Yes, we do try to balance our negative criticism by also highlighting some positive aspects, but most research findings tend to be negative. After all, the goal of research activities is not to confirm how great the user experience already is. The goal is to find problems and areas for improvement. Yet, despite the fact that we deliver bad news all the time, it often feels awkward and uncomfortable. Usually, the people in the room have created the problems your research has identified. While most people take it pretty well, some won’t like what they’re hearing and will blame the messenger.

People tend to become very attached to the fruits of their labors, so hearing criticism of their work really can feel very much like having someone say their baby is ugly. Read More

By Jacob Harris

While we might not think of stakeholder management as a key UX skill, it is integral to our work. So much so that it occasionally surprises me that we don’t all approach stakeholder management with the same rigor that we do user-centered design. This becomes clearer when we consider the frequent headaches that are associated with poor stakeholder management—from having product-team members perceive User Experience as an impediment to delivering products to losing our UX budget and headcount.

In the course of my work as a UX designer, I’ve been doing a lot of thinking and experimenting with how to provide the most transparency to my stakeholders, while also keeping the scope of my design work realistic and manageable. I’ve been able to consolidate my learnings from experience down to six major points that I’d like to share, in the interest of professional growth.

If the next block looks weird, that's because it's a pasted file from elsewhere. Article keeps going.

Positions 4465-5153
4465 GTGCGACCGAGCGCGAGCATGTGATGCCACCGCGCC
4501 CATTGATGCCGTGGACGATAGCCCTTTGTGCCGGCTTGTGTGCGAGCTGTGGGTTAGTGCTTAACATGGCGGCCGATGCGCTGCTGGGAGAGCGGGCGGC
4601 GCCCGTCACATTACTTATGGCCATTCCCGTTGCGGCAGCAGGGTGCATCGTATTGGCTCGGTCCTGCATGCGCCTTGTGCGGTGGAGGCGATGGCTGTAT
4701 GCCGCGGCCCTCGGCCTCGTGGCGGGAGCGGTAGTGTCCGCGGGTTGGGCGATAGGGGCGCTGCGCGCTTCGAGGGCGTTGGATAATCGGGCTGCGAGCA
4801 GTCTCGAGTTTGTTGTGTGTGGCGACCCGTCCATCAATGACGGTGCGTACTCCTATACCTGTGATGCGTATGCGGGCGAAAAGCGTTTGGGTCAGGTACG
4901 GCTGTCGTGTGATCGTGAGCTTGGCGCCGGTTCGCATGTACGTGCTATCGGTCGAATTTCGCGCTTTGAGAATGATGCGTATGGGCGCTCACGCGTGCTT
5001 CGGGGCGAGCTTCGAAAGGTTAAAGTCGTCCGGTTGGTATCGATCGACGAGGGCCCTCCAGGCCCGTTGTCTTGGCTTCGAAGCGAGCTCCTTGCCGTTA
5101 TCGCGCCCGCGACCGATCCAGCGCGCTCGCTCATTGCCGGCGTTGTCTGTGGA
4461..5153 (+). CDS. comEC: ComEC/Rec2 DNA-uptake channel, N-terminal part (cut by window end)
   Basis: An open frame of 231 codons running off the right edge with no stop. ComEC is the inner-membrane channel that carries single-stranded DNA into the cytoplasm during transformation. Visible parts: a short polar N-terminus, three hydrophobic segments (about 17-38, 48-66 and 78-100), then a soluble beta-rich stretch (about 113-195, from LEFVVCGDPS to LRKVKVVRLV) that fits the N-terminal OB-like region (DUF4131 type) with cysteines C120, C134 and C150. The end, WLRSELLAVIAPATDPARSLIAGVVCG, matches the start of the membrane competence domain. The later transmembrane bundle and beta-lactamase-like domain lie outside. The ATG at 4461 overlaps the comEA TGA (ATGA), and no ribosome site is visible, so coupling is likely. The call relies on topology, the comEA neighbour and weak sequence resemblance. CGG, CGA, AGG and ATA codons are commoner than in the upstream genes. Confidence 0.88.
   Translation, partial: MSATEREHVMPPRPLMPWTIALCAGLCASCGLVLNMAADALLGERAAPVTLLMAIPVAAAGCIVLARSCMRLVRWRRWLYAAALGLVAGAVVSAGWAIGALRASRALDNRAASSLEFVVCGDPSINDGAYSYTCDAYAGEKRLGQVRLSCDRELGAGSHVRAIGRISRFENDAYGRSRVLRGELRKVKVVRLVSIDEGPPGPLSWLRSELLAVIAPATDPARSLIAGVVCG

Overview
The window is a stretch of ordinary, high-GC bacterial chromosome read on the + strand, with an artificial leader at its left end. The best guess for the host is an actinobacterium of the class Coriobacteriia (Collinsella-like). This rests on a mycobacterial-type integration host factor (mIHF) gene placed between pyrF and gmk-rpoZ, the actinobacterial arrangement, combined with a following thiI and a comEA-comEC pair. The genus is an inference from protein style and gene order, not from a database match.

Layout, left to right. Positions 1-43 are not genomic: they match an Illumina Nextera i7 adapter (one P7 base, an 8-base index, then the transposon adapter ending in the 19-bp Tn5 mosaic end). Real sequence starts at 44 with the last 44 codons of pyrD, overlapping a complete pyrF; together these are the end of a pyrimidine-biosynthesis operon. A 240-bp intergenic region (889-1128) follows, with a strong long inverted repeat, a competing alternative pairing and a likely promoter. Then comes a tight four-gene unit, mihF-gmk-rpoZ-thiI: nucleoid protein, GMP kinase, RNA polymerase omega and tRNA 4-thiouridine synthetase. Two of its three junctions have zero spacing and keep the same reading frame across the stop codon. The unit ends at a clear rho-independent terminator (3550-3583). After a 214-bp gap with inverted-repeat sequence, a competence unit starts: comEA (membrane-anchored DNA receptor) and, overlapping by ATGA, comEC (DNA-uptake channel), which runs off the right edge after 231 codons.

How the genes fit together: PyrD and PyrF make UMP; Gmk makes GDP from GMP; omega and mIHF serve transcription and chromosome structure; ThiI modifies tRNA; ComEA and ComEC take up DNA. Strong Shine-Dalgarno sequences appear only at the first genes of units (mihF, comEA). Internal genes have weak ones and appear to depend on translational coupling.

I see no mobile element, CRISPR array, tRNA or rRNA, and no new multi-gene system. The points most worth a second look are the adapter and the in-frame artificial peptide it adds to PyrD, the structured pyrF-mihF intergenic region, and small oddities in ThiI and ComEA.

Before diving in, I need to say that, even though the putative subject of this article is the management of stakeholders, the intent of the techniques that I present here is neither to corral nor obstruct. When using these stakeholder-management techniques, think of your job as a servant stakeholder whose job is to create transparency, head off conflict, and maintain your own sanity as a UX-design professional. Let’s get started. Read More

By Cathy Pearl

Selected sections from Chapter 5 of Cathy Pearl’s new book Designing Voice User Interfaces: Principles of Conversational Experiences. 2017 O’Reilly Media, Inc.

Excerpts from Chapter 5: Advanced Voice User Interface Design

[This] Chapter [covers advanced] voice user interface (VUI) design [topics]. Here, we take a look at what will make [your VUIs] engaging, easy to use, and successful.

Siri and the Amazon Echo are both examples of popular VUIs. The Echo has recently received a lot of praise about its interface. Given that the two systems can do many similar things, why is the Echo often a better user experience? One reason is that the Echo was designed with voice in mind from the beginning—that’s its sole purpose. Siri, by comparison, is just one more way to interact with your iPhone. Read More